The Latchkey Murders

The Latchkey Murders

Senior Lieutenant Pavel Matyushkin is back on the case in this prequel to the popular mystery Murder at the Dacha, in which a serial killer is on the loose in Khrushchev’s Moscow...
The Little Humpbacked Horse

The Little Humpbacked Horse

A beloved Russian classic about a resourceful Russian peasant, Vanya, and his miracle-working horse, who together undergo various trials, exploits and adventures at the whim of a laughable tsar, told in rich, narrative poetry.
Fish: A History of One Migration

Fish: A History of One Migration

This mesmerizing novel from one of Russia’s most important modern authors traces the life journey of a selfless Russian everywoman. In the wake of the Soviet breakup, inexorable forces drag Vera across the breadth of the Russian empire. Facing a relentless onslaught of human and social trials, she swims against the current of life, countering adversity and pain with compassion and hope, in many ways personifying Mother Russia’s torment and resilience amid the Soviet disintegration.
The Frogs Who Begged for a Tsar

The Frogs Who Begged for a Tsar

The fables of Ivan Krylov are rich fonts of Russian cultural wisdom and experience – reading and understanding them is vital to grasping the Russian worldview. This new edition of 62 of Krylov’s tales presents them side-by-side in English and Russian. The wonderfully lyrical translations by Lydia Razran Stone are accompanied by original, whimsical color illustrations by Katya Korobkina.
A Taste of Russia

A Taste of Russia

The definitive modern cookbook on Russian cuisine has been totally updated and redesigned in a 30th Anniversary Edition. Layering superbly researched recipes with informative essays on the dishes' rich historical and cultural context, A Taste of Russia includes over 200 recipes on everything from borshch to blini, from Salmon Coulibiac to Beef Stew with Rum, from Marinated Mushrooms to Walnut-honey Filled Pies. A Taste of Russia shows off the best that Russian cooking has to offer. Full of great quotes from Russian literature about Russian food and designed in a convenient wide format that stays open during use.
Moscow and Muscovites

Moscow and Muscovites

Vladimir Gilyarovsky's classic portrait of the Russian capital is one of Russians’ most beloved books. Yet it has never before been translated into English. Until now! It is a spectactular verbal pastiche: conversation, from gutter gibberish to the drawing room; oratory, from illiterates to aristocrats; prose, from boilerplate to Tolstoy; poetry, from earthy humor to Pushkin. 
Davai! The Russians and Their Vodka

Davai! The Russians and Their Vodka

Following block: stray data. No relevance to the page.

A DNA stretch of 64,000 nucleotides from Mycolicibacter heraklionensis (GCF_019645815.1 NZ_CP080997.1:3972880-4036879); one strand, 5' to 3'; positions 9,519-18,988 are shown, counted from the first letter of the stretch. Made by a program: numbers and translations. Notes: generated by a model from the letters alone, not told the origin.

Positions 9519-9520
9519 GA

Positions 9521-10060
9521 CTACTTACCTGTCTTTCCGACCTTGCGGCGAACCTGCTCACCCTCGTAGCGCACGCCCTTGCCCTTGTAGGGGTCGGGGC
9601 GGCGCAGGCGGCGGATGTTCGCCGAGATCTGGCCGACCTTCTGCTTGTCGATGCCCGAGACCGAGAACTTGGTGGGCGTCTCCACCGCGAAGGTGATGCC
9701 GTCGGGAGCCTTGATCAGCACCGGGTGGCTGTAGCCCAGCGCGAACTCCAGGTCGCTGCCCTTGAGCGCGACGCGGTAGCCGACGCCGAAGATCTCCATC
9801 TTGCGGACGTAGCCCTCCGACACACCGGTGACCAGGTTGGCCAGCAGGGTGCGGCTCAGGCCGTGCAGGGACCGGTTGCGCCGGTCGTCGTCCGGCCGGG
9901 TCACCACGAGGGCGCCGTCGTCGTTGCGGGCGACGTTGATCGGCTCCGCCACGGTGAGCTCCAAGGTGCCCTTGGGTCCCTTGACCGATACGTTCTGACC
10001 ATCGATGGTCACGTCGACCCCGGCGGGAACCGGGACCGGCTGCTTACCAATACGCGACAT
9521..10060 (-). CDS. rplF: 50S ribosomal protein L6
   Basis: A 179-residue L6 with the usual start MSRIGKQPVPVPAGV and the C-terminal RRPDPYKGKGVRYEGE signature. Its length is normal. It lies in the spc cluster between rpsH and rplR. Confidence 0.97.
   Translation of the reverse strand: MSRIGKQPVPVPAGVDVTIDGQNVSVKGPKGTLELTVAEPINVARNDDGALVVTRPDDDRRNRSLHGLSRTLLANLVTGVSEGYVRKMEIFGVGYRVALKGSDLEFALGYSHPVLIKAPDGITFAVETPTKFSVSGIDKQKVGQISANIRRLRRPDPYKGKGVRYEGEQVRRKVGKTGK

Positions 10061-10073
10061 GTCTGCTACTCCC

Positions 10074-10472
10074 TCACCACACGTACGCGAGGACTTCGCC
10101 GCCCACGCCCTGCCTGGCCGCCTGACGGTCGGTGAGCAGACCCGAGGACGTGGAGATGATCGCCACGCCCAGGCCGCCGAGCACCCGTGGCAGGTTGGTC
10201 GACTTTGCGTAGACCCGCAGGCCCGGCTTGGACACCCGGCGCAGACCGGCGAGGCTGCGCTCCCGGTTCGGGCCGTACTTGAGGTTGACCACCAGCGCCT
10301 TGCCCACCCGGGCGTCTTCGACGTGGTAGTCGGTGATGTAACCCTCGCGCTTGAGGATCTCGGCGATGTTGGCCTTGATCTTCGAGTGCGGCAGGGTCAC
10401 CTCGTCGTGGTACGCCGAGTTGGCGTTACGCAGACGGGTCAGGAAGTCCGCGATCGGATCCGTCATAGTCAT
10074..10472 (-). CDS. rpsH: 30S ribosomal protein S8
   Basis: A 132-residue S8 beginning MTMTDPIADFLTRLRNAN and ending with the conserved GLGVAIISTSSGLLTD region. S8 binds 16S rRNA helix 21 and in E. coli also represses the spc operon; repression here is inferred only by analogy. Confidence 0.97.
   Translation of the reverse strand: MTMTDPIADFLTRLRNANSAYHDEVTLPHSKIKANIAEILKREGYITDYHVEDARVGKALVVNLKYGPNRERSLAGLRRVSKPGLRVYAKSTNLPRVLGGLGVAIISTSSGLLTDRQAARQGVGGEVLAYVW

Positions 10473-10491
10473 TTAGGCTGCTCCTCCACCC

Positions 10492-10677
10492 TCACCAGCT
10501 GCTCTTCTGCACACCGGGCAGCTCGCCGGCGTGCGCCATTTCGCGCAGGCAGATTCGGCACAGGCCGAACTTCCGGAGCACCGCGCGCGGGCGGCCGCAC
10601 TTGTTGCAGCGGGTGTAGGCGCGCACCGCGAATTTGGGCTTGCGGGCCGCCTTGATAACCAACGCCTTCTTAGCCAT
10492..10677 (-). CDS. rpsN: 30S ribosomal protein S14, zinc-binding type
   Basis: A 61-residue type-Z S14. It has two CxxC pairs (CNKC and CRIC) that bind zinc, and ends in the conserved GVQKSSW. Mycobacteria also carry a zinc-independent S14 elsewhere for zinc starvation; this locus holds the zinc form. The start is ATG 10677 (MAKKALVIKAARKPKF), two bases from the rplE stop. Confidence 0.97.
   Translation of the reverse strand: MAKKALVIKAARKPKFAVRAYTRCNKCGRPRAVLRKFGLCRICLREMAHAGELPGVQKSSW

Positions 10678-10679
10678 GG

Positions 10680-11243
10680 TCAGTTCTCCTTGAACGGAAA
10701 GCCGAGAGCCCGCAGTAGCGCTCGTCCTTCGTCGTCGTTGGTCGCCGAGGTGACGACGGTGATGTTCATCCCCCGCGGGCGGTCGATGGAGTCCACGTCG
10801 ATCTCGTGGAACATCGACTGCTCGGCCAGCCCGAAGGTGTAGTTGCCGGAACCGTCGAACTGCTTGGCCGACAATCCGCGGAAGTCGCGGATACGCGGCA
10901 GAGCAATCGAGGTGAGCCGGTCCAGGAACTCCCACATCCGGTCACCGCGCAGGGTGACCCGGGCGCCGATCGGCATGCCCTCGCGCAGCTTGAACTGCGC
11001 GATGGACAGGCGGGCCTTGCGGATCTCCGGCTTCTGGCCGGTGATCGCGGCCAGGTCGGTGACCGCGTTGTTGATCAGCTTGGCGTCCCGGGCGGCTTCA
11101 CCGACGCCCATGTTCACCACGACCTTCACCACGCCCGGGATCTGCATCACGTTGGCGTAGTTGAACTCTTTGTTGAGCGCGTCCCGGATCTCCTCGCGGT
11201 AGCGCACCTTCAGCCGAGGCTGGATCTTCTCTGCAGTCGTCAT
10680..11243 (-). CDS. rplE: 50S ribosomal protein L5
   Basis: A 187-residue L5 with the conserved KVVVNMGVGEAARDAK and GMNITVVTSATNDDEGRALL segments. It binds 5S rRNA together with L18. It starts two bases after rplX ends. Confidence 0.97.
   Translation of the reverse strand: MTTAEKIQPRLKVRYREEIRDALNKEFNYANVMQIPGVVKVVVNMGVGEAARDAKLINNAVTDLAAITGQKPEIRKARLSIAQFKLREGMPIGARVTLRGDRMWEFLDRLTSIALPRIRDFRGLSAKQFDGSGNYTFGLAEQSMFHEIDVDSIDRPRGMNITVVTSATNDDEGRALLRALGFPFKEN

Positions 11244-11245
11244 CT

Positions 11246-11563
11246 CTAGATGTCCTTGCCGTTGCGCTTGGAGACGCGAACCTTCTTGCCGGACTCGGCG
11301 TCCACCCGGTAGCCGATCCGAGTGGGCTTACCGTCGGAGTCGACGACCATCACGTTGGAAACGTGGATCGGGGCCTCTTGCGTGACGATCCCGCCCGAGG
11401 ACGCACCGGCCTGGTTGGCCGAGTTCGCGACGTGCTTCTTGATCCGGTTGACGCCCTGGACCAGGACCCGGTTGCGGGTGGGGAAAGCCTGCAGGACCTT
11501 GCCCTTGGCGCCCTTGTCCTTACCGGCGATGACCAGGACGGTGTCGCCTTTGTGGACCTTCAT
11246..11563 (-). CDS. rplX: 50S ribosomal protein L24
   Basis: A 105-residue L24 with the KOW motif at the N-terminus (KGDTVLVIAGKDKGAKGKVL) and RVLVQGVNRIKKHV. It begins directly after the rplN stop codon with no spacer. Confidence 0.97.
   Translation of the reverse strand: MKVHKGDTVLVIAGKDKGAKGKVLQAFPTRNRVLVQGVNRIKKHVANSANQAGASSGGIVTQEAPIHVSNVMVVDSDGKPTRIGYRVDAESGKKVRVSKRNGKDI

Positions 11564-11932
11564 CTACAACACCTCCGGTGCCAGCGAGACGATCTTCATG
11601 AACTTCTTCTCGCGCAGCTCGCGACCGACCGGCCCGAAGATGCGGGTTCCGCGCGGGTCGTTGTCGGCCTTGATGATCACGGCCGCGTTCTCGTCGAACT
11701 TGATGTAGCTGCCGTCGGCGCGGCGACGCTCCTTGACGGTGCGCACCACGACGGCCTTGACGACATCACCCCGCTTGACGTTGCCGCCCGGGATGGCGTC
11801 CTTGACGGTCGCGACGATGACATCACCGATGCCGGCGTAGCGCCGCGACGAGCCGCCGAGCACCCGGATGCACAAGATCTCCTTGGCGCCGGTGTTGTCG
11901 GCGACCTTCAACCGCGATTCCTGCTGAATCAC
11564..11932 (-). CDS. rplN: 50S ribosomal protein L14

In this comprehensive, quixotic and addictive book, Edwin Trommelen explores all facets of the Russian obsession with vodka. Peering chiefly through the lenses of history and literature, Trommelen offers up an appropriately complex, rich and bittersweet portrait, based on great respect for Russian culture.
The Best of Russian Life

The Best of Russian Life

We culled through 15 years of Russian Life to select readers’ and editors’ favorite stories and biographies for inclusion in a special two-volume collection. Totalling over 1100 pages, these two volumes encompass some of the best writing we have published over the last two decades, and include the most timeless stories and biographies – those that can be read again and again.
Jews in Service to the Tsar

Jews in Service to the Tsar

Benjamin Disraeli advised, “Read no history: nothing but biography, for that is life without theory.” With Jews in Service to the Tsar, Lev Berdnikov offers us 28 biographies spanning five centuries of Russian Jewish history, and each portrait opens a new window onto the history of Eastern Europe’s Jews, illuminating dark corners and challenging widely-held conceptions about the role of Jews in Russian history.
Steppe / Степь

Steppe / Степь

This is the work that made Chekhov, launching his career as a writer and playwright of national and international renown. Retranslated and updated, this new bilingual edition is a super way to improve your Russian.

About Us

Russian Life is a publication of a 30-year-young, award-winning publishing house that creates a bimonthly magazine, books, maps, and other products for Russophiles the world over.

Latest Posts

Our Contacts

Russian Life
PO Box 567
Montpelier VT 05601-0567

802-223-4955